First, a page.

Out there: How to cope with life in the emotional jungle
We need to talk, so let's start with Ipswich
I'm back after a little break, and I have a lot to tell you. There have been some real highlights over the past two months, like the time I came home to Cork and got so mouldy that I ended up puking in my bed. A few days later my mother texted me to say, rather diplomatically to her credit, that she found an 'unpleasant surprise' in my laundry basket - namely a towel full of chunks. What can you say to that, except 'Mother, I'm sorry and if it makes it better I promise not to laugh out loud when you are old and need help wiping your bottom'?
Then there was the Ipswich incident.
A few months ago, I purchased tickets to see David Sedaris, my living literary idol in Ipswich. The first person I invited was the friend who gave me my first Sedaris book when I was leaving her house one night. I enjoyed the opening chapter so much I almost broke the cardinal rule of London Transport and elbowed the guy next to me to tell him about it. That friend has a kid now so a night in Ipswich was out of the question. The next victim had a work event and the next five or six people I asked said no for various reasons (Ipswich being high among them). Then, running out of friends I thought, 'I'll throw something else in to make the package more attractive' - like my body. This met with a more muted response than I had hoped. And so the Nos kept coming until I thought of a friend who loves books (and me) but rarely leaves the village where she is shacked up with her boyfriend. Surprisingly, she said yes and so we prepared for a night of literary LOLZ.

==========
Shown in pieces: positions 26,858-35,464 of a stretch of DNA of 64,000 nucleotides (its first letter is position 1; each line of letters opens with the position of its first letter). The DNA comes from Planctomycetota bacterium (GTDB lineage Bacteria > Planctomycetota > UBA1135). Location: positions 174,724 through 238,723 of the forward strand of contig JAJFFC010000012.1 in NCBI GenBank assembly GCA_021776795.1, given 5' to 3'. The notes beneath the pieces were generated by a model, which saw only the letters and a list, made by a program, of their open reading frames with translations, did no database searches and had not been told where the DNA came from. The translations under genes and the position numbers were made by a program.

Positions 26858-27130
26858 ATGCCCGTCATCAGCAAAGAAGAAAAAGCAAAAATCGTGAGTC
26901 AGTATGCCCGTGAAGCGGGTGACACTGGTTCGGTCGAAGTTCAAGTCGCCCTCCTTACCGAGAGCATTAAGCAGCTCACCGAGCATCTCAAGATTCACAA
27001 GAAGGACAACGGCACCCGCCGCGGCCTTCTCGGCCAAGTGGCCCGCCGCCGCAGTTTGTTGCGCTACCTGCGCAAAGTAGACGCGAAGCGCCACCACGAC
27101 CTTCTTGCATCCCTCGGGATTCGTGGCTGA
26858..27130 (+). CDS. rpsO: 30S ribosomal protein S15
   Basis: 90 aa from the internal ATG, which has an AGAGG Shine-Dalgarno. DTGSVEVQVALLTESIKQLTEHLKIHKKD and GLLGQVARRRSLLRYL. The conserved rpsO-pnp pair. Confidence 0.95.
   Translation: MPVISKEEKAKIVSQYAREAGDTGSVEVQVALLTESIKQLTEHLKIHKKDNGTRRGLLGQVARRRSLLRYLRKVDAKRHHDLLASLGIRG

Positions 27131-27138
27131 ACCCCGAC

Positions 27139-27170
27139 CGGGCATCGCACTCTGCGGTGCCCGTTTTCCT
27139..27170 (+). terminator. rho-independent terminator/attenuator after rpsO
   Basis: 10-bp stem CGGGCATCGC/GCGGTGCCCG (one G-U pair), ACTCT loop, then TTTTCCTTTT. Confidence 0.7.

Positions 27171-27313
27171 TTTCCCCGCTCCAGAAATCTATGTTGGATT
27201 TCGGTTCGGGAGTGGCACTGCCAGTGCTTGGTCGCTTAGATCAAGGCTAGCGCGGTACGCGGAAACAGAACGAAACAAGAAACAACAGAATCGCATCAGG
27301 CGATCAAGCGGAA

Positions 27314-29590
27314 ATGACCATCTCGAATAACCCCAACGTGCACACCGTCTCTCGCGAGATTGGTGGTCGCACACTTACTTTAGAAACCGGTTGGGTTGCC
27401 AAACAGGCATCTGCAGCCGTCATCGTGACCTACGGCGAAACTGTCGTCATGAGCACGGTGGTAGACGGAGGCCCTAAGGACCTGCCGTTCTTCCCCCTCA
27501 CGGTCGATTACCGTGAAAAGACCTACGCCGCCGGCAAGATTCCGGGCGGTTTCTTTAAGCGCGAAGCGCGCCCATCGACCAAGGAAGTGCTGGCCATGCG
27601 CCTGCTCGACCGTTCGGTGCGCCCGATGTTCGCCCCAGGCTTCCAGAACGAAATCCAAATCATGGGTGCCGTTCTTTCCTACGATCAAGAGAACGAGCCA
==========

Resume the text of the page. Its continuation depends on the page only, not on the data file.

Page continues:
We agreed to meet at five, enough time to get slightly buzzy before Sedaris. My train got in at 4.30pm and I walked in the blazing sunshine to the hotel, a tarted-up Holiday Inn with a population of a depleted hen night and a few tired looking 'ladz' smoking outside. I ordered wine and waited, and waited. Then I received a message. "Train broken down in Essex. Stuck on tracks." To be continued...
For fork's sake, I'm turning into my mother
By Eleanor Goggin
Some friends and myself were discussing eating etiquette the other day, and given my mother's pedantic nature in this regard, I don't know how I have survived.
When I was small, we were lucky enough to go fairly regularly en famille to a nearby hotel for Sunday lunch after Mass.
My mother spent the entire meal watching the cutlery habits of others. "Jesus, Dick, look at the scribes". My father's name was Dick, and the scribes were the poor unfortunates who held their knives and forks like pens. "Jesus, Dick" was an abiding memory of my childhood. It preceded most conversations and was mainly about me. "Jesus, Dick, what are we going to do about her. Jesus, Dick, did you hear what time she came in at?"